Modern takes on pearl jewellery have been growing in popularity, bringing innovative styles to a timeless classic. The beauty of pearl jewellery is in the versatility of designs, made possible due to the traditional minimalist styles we’ve seen for decades. Pearl jewellery is particularly functional and easy to wear, with simple designs that can be worn daily. What was once a nod to luxury and opulence (think pearls donned by Hollywood icons Coco Chanel and Elizabeth Taylor), pearl jewellery has since transformed into contemporary iterations. For example, pearl chokers bring a touch of femininity to 90’s punk glamour.
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Jane Carter has noticed the impact of pearl jewellery.
“We have seen an increase in demand for pearl jewellery. Not only for short style necklaces, but also pearls in a longer style, especially pieces that are versatile and different,” she says.
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In anticipation of next season, Jane predicts more colour and styles as we move into the summer months.
“For future trends we anticipate the continual love for the pearl but also some diversity perhaps in the black and pink pearl colours. As the southern hemisphere heads towards the warmer season, we are predicting longer style necklaces, with more colour,” says Jane.
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For something a little strange and exciting, let’s take a look at what’s trending in the virtual space. Jacob Bamdas and partner CryptoJeweler, are building the first jewellery store in the metaverse, Chains NFT. Creating jewellery designs virtually, these pieces will be available in the real world, where physical copies of the NFT virtual designs can be worn by their owners, providing the user with a unique, interactive experience.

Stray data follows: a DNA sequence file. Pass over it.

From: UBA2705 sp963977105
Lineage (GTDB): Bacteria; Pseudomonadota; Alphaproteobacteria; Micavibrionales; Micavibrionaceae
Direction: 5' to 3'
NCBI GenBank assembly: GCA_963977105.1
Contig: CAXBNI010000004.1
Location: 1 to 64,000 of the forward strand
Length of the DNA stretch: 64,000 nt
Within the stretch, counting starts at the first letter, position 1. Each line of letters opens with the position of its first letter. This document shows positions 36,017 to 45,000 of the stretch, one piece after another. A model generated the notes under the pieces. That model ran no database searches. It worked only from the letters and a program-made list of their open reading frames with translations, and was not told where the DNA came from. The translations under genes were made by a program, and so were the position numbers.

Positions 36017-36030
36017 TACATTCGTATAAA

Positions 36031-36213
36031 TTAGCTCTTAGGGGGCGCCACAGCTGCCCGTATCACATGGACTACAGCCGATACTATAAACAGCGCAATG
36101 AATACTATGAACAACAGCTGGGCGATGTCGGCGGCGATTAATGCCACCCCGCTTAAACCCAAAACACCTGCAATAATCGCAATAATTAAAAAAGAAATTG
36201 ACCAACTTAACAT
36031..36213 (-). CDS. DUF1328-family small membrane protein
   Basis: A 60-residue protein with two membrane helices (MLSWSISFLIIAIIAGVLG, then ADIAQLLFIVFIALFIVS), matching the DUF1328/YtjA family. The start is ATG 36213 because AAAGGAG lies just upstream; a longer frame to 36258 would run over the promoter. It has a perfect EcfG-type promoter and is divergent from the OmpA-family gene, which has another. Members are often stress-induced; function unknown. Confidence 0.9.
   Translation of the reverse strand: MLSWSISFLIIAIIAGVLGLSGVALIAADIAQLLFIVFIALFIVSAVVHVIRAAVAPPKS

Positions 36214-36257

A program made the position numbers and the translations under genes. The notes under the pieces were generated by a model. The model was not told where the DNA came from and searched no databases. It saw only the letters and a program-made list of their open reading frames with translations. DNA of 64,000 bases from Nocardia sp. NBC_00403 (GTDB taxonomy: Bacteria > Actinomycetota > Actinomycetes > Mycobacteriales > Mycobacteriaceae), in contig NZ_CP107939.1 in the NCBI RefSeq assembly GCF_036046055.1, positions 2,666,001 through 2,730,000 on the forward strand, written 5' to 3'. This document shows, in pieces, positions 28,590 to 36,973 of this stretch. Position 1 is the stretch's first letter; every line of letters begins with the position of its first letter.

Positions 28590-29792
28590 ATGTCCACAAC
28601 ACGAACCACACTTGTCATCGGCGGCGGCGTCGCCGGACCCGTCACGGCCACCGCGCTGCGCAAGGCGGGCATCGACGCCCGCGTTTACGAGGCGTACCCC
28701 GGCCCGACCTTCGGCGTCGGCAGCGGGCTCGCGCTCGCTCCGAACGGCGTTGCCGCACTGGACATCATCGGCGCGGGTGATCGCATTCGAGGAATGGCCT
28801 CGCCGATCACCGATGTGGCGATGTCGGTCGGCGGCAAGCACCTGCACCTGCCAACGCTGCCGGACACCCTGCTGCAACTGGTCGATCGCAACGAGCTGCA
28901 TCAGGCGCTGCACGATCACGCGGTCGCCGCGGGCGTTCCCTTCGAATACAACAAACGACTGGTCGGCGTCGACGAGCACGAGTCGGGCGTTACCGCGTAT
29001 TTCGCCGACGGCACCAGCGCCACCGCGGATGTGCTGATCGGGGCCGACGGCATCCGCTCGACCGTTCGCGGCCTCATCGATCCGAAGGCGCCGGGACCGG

“When building Chains, I wanted to create a physical store of value for our digital NFTs, while producing artwork that was absolutely stunning, ” Jacob explained, in an interview with HighSnobiety.
It’s not surprising that jewellery design is advancing onto platforms that are currently inhabited by artists. The high-end luxury auction house Sotheby’s has launched an NFT-only marketplace where users can sell and curate digital artwork through the use of blockchain technology.
The demand for bespoke and personalised jewellery is reflected in this space also, where NFTs are, by definition, limited edition, high-value collections, creating that feeling of exclusivity and uniqueness.
Batchelor, M. (2021, August 23). The truth about sustainable jewellery and ethical practice. Retrieved October 04, 2022, from https://www.theceomagazine.com/lifestyle/jewellery/sustainable-jewelry-ethical-practice/